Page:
Wolf, voiced by Sam Rockwell, leads a criminal organization of anthropomorphic animals, safecracker Snake (Marc Maron), master of disguise Shark (Craig Robinson), an apex predator of a thousand faces, Piranha (Anthony Ramos), a loose cannon with a short fuse and eight-legged tech wizard Tarantula (Awkwafina), who use their frightening reputations to strike fear into the hearts of their victims.
“Do I wish people didn’t see us as monsters?” asks Wolf. “Sure I do, but these are the cards we were dealt so we might as well play them.”
The gang is riding after a particularly daring bank robbery, but the wind is taken out of their sails when Governor Diane Foxington (Zazie Beetz) shames them during a press conference, calling them second rate hacks, driven by anger, not intelligence. “They have all the classic signs of a crew in decline,” she says.
Her televised insults push the Bad Guys to plan the ultimate heist, the theft of The Golden Dolfin, a priceless award given to philanthropists and do-gooders. This year it will be awarded to Professor Marmalade (Richard Ayoade), a hamster with a heart of gold.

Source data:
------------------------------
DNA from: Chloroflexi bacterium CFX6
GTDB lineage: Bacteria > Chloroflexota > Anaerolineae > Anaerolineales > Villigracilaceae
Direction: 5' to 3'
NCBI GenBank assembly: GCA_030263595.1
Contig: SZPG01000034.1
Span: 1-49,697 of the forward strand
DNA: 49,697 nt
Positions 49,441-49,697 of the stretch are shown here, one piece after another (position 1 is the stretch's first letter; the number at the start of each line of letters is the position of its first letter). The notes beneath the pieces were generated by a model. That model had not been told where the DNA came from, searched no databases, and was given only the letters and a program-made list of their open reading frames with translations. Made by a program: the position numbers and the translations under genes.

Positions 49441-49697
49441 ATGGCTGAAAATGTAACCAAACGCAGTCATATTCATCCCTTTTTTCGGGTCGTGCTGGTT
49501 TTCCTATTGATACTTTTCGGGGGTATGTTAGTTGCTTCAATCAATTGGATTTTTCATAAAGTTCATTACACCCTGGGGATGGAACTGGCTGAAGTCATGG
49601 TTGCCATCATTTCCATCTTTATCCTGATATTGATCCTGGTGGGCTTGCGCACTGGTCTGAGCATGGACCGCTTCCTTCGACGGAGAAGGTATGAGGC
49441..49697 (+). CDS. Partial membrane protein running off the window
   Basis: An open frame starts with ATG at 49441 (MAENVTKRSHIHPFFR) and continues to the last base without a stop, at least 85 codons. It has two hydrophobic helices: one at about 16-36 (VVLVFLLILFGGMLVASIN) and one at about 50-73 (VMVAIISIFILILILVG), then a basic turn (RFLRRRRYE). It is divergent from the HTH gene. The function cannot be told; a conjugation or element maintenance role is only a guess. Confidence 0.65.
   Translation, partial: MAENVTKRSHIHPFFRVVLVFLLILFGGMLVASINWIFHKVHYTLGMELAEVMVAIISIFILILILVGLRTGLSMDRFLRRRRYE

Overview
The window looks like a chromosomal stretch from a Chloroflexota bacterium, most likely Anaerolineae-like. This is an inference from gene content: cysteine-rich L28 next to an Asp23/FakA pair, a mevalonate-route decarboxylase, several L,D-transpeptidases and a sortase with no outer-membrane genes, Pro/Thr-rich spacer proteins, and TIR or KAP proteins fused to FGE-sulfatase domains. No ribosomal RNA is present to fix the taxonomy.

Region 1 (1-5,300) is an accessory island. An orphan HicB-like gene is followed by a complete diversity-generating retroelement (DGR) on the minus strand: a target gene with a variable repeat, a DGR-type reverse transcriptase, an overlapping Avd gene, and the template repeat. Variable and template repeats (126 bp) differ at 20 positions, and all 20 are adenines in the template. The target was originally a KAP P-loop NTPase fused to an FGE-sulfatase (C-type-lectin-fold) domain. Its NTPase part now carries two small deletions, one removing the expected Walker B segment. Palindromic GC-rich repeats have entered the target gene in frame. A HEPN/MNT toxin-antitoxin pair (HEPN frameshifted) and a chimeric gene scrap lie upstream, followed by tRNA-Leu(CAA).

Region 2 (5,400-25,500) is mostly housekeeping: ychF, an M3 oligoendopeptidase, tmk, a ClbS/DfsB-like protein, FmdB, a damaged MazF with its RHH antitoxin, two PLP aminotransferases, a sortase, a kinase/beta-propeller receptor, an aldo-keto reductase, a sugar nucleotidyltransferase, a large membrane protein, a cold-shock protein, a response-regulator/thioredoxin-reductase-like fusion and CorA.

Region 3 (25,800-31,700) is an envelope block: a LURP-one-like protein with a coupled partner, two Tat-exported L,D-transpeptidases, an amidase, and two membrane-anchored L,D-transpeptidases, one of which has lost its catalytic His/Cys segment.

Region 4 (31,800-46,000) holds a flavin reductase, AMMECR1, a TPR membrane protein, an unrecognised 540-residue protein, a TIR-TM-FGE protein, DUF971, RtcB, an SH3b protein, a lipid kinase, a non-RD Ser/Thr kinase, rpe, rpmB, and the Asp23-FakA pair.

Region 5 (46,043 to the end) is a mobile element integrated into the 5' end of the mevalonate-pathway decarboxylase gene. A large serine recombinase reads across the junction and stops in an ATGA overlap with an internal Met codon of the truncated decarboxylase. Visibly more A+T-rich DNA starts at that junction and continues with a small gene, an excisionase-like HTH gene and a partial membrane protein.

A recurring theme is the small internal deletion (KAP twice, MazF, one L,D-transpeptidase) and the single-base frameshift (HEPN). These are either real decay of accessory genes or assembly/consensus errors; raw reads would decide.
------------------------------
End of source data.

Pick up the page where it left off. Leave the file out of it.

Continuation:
When their heist goes sideways, the Professor Marmalade, from the goodness of his heart, makes a deal with the Bad Guys and the Governor. He will teach the reprobates to use the skills they developed being bad, to be good.
“Being good,” he says, “just feels so good and when you are good, you are loved.”
Question is, can these bad guys be rehabilitated, or is it time to take the “walking garbage” to the trash and lock them up forever?
Based on the New York Times best-selling graphic novel series by Australian author Aaron Blabey, “The Bad Guys” is kind of like “Ocean’s 11,” but for kids. The emotional undercurrents that Pixar weaves into their movies are missing, replaced with a snappy, stylish story that is more swagger than substance. The movie’s singular message—don’t judge a book by its cover—is a good one for kids, but it is hammered home with the subtly of a Don Rickles one liner. It’s a movie about not accepting stereotypes, that is ripe with stereotypes.
The animation is stylish, but not as sophisticated as we’ve come to expect from big screen offerings like this. Wolf’s fur is rudimentarily rendered and the overall look doesn’t have the zip of Pixar or other computer-generated films.
Having said all that, “The Bad Guys” succeeds through sheer strength of the characters and the humor in Etan Cohen and Hilary Winston’s witty script. There are silly characters kids will get a kick out of, like the flatulent piranha, coupled with jokes parents will appreciate.
Despite its shortcomings, in the end, “The Bad Guys” does good for the audience.